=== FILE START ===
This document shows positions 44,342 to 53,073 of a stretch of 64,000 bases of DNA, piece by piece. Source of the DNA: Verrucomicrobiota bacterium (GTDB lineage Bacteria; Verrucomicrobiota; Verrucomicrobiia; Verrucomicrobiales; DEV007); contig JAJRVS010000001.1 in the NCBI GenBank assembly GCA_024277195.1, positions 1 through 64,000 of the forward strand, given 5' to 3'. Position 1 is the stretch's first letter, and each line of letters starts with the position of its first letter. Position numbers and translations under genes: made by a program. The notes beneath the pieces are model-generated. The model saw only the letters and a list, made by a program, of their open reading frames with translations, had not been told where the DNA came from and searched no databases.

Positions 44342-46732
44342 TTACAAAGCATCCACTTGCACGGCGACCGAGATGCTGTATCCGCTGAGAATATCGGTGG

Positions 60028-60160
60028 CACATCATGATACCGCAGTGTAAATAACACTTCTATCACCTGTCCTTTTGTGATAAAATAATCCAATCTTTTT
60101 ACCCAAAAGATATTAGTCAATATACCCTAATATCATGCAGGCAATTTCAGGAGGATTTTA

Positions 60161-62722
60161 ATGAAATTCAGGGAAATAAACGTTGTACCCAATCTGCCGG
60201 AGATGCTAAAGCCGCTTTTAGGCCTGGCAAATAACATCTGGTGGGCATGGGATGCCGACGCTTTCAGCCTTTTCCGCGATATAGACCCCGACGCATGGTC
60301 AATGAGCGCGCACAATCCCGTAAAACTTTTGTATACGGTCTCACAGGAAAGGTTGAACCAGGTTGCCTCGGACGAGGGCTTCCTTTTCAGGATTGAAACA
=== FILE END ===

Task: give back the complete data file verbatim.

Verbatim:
This document shows positions 44,342 to 53,073 of a stretch of 64,000 bases of DNA, piece by piece. Source of the DNA: Verrucomicrobiota bacterium (GTDB lineage Bacteria; Verrucomicrobiota; Verrucomicrobiia; Verrucomicrobiales; DEV007); contig JAJRVS010000001.1 in the NCBI GenBank assembly GCA_024277195.1, positions 1 through 64,000 of the forward strand, given 5' to 3'. Position 1 is the stretch's first letter, and each line of letters starts with the position of its first letter. Position numbers and translations under genes: made by a program. The notes beneath the pieces are model-generated. The model saw only the letters and a list, made by a program, of their open reading frames with translations, had not been told where the DNA came from and searched no databases.

Positions 44342-46732
44342 TTACAAAGCATCCACTTGCACGGCGACCGAGATGCTGTATCCGCTGAGAATATCGGTGG

Positions 60028-60160
60028 CACATCATGATACCGCAGTGTAAATAACACTTCTATCACCTGTCCTTTTGTGATAAAATAATCCAATCTTTTT
60101 ACCCAAAAGATATTAGTCAATATACCCTAATATCATGCAGGCAATTTCAGGAGGATTTTA

Positions 60161-62722
60161 ATGAAATTCAGGGAAATAAACGTTGTACCCAATCTGCCGG
60201 AGATGCTAAAGCCGCTTTTAGGCCTGGCAAATAACATCTGGTGGGCATGGGATGCCGACGCTTTCAGCCTTTTCCGCGATATAGACCCCGACGCATGGTC
60301 AATGAGCGCGCACAATCCCGTAAAACTTTTGTATACGGTCTCACAGGAAAGGTTGAACCAGGTTGCCTCGGACGAGGGCTTCCTTTTCAGGATTGAAACA